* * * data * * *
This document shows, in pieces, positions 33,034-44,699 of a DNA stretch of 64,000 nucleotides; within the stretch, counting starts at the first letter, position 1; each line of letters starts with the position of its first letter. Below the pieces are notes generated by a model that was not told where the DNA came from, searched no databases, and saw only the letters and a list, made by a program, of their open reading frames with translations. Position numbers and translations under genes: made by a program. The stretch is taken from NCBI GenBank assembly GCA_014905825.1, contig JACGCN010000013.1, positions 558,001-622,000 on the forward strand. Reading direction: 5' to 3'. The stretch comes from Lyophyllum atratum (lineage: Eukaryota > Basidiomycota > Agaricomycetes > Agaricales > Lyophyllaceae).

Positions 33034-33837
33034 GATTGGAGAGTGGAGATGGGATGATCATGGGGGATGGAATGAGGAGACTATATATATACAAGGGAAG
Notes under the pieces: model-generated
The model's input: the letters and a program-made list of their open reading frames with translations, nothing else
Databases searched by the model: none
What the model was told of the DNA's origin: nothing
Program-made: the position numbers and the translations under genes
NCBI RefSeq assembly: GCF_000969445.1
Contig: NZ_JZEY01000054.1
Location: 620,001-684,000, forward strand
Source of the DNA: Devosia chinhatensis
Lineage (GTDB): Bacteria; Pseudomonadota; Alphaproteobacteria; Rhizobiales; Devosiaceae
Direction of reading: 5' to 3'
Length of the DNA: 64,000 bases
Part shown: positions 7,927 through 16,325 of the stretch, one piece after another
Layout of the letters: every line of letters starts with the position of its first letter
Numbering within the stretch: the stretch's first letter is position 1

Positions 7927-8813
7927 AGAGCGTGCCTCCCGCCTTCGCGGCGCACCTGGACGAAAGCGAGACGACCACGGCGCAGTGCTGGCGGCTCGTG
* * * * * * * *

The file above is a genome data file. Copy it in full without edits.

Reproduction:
This document shows, in pieces, positions 33,034-44,699 of a DNA stretch of 64,000 nucleotides; within the stretch, counting starts at the first letter, position 1; each line of letters starts with the position of its first letter. Below the pieces are notes generated by a model that was not told where the DNA came from, searched no databases, and saw only the letters and a list, made by a program, of their open reading frames with translations. Position numbers and translations under genes: made by a program. The stretch is taken from NCBI GenBank assembly GCA_014905825.1, contig JACGCN010000013.1, positions 558,001-622,000 on the forward strand. Reading direction: 5' to 3'. The stretch comes from Lyophyllum atratum (lineage: Eukaryota > Basidiomycota > Agaricomycetes > Agaricales > Lyophyllaceae).

Positions 33034-33837
33034 GATTGGAGAGTGGAGATGGGATGATCATGGGGGATGGAATGAGGAGACTATATATATACAAGGGAAG
Notes under the pieces: model-generated
The model's input: the letters and a program-made list of their open reading frames with translations, nothing else
Databases searched by the model: none
What the model was told of the DNA's origin: nothing
Program-made: the position numbers and the translations under genes
NCBI RefSeq assembly: GCF_000969445.1
Contig: NZ_JZEY01000054.1
Location: 620,001-684,000, forward strand
Source of the DNA: Devosia chinhatensis
Lineage (GTDB): Bacteria; Pseudomonadota; Alphaproteobacteria; Rhizobiales; Devosiaceae
Direction of reading: 5' to 3'
Length of the DNA: 64,000 bases
Part shown: positions 7,927 through 16,325 of the stretch, one piece after another
Layout of the letters: every line of letters starts with the position of its first letter
Numbering within the stretch: the stretch's first letter is position 1

Positions 7927-8813
7927 AGAGCGTGCCTCCCGCCTTCGCGGCGCACCTGGACGAAAGCGAGACGACCACGGCGCAGTGCTGGCGGCTCGTG